In contrast to its benefits, sexual intercourse can also be a disease vector.[81] There are 19 million new cases of sexually transmitted diseases (STD) every year in the U.S.,[82] and worldwide there are over 340 million STDs a year.[83] More than half of all STDs occur in adolescents and young adults aged 15–24 years.[84] At least one in four U.S. teenage girls has a sexually transmitted disease.[82][85] In the U.S., about 30% of 15–17-year old adolescents have had sexual intercourse, but only about 80% of 15–19-year old adolescents report using condoms for their first sexual intercourse.[86] More than 75% of young women age 18–25 years felt they were at low risk of acquiring an STD in one study.[87]

      Birth control

      Main article: Birth control

      The birth control pill was introduced in 1960 however, until recently condoms and other birth control options that did not require a visit to the doctor were kept behind the counter in drugstores. This inhibited many people from purchasing them. Today, there are numerous contraceptive devices for males as well as females that are sold openly.

      Sexual attraction

      Sexual attraction is an important aspect of the sexuality of the person being observed, as well as of the person observing. Each person determines the qualities that they find attractive, which vary from person to person. A person's sexual orientation has a significant influence on which qualities they will find attractive. The qualities that people can find sexually attractive may depend on the physical quality, including both looks and movements of a person but can also be influenced by voice or smell as well as by individual preferences resulting from a variety of genetic, psychological, and cultural factors.

      Creating a relationship

      People both consciously and subconsciously seek to attract others with whom they can form deeper relationships. This may be for companionship, for procreation, for an intimate relationship, besides other possible purposes. This involves interactive processes whereby people find and attract potential partners, and maintain a relationship. These processes, which involve attracting one or more partners, and maintaining sexual interest, can include:

      • Flirting can be used to attract the sexual attention of another in order to encourage romance or sexual relations, and can involve body language, conversation, joking or brief physical contact.[88]
      • Seduction is the process whereby one person deliberately entices another to engage in some sort of human sexual behavior.[89] The medium of communication of sexual interest can be verbal or visual.
      • Dating is the process of arranging meetings or outings with a potential partner to investigate or enhance their suitability for an intimate partnership.
      • The prospect of physical intimacy is, at times, the most effective means of sexual attraction. This can be by way of an expression of feelings such as close friendship or love, including holding hands, hugging, kissing, or caressing.

      Legal issues

      There are many laws and social customs which prohibit, or in some way have an impact on sexual activities. These laws and customs vary from country to country, and have varied over time. They cover, for example, a prohibition to non-consensual sex, to sex outside of marriage, to sexual activity in public, besides many others. Many of these restrictions are non-controversial, but some have been the subject of public debate.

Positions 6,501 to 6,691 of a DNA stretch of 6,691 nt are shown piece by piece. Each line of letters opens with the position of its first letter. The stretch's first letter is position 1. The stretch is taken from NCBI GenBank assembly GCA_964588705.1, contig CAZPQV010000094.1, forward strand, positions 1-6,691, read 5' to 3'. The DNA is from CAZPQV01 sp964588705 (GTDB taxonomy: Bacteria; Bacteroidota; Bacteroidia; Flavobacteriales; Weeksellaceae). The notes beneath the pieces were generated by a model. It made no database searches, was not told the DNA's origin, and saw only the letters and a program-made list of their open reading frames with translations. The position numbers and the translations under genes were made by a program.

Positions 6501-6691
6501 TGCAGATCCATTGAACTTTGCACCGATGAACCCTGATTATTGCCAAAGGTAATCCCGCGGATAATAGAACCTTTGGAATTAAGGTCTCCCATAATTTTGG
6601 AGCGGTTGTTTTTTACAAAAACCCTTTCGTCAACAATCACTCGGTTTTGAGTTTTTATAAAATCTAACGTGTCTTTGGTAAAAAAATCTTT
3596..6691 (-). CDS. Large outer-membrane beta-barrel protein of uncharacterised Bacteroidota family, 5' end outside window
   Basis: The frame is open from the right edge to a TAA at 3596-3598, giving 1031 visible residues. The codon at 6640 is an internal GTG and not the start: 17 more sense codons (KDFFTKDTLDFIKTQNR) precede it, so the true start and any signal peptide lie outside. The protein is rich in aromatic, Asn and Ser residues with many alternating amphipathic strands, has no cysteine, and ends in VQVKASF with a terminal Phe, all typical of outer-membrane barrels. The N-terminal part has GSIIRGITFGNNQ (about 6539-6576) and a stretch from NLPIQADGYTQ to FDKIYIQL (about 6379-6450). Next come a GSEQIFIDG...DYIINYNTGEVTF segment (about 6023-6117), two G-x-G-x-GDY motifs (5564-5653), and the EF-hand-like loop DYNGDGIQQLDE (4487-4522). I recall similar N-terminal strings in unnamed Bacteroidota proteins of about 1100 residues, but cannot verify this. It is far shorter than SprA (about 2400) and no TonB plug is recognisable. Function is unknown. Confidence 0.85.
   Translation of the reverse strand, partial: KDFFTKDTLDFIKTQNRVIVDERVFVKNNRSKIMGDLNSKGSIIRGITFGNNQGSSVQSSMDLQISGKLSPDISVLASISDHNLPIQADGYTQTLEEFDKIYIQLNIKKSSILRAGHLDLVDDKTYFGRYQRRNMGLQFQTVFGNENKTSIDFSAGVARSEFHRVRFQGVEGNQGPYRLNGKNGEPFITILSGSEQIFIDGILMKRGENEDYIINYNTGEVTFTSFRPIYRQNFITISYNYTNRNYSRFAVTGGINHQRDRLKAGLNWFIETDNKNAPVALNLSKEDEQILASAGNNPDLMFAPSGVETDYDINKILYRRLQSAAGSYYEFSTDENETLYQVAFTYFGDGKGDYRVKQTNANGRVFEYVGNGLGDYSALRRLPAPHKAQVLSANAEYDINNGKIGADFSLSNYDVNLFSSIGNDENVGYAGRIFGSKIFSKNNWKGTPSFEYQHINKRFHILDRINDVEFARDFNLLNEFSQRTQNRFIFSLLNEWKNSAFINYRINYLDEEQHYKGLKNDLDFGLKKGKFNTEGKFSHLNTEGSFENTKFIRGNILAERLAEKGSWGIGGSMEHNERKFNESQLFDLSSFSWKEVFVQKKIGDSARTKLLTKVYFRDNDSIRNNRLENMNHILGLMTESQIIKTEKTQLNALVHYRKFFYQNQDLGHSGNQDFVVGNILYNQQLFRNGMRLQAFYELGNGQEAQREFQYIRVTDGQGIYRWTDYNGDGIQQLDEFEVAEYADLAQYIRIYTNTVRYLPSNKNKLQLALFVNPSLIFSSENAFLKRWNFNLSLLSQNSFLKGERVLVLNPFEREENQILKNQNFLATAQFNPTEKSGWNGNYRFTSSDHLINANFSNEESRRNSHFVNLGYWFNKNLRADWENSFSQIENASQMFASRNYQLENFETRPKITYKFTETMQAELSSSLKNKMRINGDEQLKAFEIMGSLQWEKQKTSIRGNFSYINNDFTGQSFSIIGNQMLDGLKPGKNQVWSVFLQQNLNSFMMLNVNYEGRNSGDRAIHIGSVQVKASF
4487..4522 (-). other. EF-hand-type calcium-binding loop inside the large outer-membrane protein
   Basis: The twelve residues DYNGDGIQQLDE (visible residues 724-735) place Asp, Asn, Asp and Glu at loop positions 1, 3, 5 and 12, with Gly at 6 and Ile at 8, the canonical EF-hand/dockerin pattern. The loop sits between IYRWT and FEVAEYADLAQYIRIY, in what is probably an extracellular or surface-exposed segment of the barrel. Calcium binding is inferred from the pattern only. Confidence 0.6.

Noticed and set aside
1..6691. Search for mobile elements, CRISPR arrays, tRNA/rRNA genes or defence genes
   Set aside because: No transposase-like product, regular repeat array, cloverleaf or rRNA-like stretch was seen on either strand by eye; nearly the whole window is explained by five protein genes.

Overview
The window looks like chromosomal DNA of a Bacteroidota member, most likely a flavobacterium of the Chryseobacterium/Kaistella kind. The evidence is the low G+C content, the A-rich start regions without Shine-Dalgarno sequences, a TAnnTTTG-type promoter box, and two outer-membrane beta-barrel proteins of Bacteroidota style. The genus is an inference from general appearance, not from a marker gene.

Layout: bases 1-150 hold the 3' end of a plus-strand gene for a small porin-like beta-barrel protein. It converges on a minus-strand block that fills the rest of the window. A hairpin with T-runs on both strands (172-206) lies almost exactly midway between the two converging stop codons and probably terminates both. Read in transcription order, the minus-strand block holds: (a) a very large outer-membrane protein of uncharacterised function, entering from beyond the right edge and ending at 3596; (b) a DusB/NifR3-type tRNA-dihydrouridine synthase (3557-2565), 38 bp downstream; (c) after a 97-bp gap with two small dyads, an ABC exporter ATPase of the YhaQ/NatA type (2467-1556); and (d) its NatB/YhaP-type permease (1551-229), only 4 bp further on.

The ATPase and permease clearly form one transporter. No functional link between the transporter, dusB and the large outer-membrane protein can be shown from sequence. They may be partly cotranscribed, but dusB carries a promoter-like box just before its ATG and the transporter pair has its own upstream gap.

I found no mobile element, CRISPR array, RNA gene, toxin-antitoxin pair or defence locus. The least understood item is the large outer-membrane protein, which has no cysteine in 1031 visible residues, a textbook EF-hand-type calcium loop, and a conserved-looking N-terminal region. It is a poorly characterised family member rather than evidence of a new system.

Most societies consider it a serious crime to force someone to engage in sexual acts or to engage in sexual activity with someone who does not consent. This is called sexual assault, and if sexual penetration occurs it is called rape, the most serious kind of sexual assault. The details of this distinction may vary among different legal jurisdictions. Also, what constitutes effective consent in sexual matters varies from culture to culture and is frequently debated. Laws regulating the minimum age at which a person can consent to have sex (age of consent) are frequently the subject of debate, as is adolescent sexual behavior in general.

      See also


      1. ^ a b "Sexual orientation, homosexuality and bisexuality". American Psychological Association. Archived from the original on August 8, 2013. Retrieved August 10, 2013. 
      2. ^
      3. ^ a b c d e f g h i j k l m n o p q r s t u v w x y z aa ab ac ad ae af ag ah ai Human Sexuality Today by Bruce M. King (2013; ISBN 978-0-13-604245-7)
      4. ^ Carlson, Neil R. and C. Donald Heth. "Psychology: the Science of Behaviour." 4th Edition. Toronto: Pearson Canada Inc., 2007. 684.
      5. ^ "10 Scientific Ideas That Scientists Wish You Would Stop Misusing". Retrieved July 26, 2014. 
      6. ^ Butler, Judith. Gender Trouble: Feminism and the Subversion of Identity. New York City: Routledge, 1990. 107,
      7. ^ Sexual Strategies Theory: An Evolutionary Perspective on Human Mating by David M. Buss and David P. Schmitt
      8. ^;col1
      9. ^ Csongradi, C. (n.d.). A new look at an old debate. access excellence. retrieved 12 November 2011, from
      10. ^ a b Boccadoro L., Carulli S., (2008) Il posto dell'amore negato. (The place of the denied love. Sexuality and secret psychopathologies – Abstract). Tecnoprint Editrice, Ancona. ISBN 978-88-95554-03-7
      11. ^ Deleuze and Guattari (1972) Anti-Oedipus pp. 322, 114–5
      12. ^ a b c d Crain, W. C. (1980). Theories of development: concepts and applications (fifth edition ed.). Englewood Cliffs, N.J.: Prentice-Hall.
      13. ^ a b "Freud, Sigmund [Internet Encyclopedia of Philosophy]". Retrieved 2013-06-30. 
      14. ^ "What is "human sexuality?" - Homework Help". Retrieved 2014-08-05. 
      15. ^ "nature versus vs. nurture debate or controversy - human psychology blank slate". Retrieved 2013-06-30. 
      16. ^ a b "Human Sexuality". Retrieved 2013-06-30. 
      17. ^ Leonard, Janet (18 Jun 2010). The Evolution of Primary Sexual Characters in Animals. Oxford University Press. p. 552. ISBN 978-0-19-532555-3.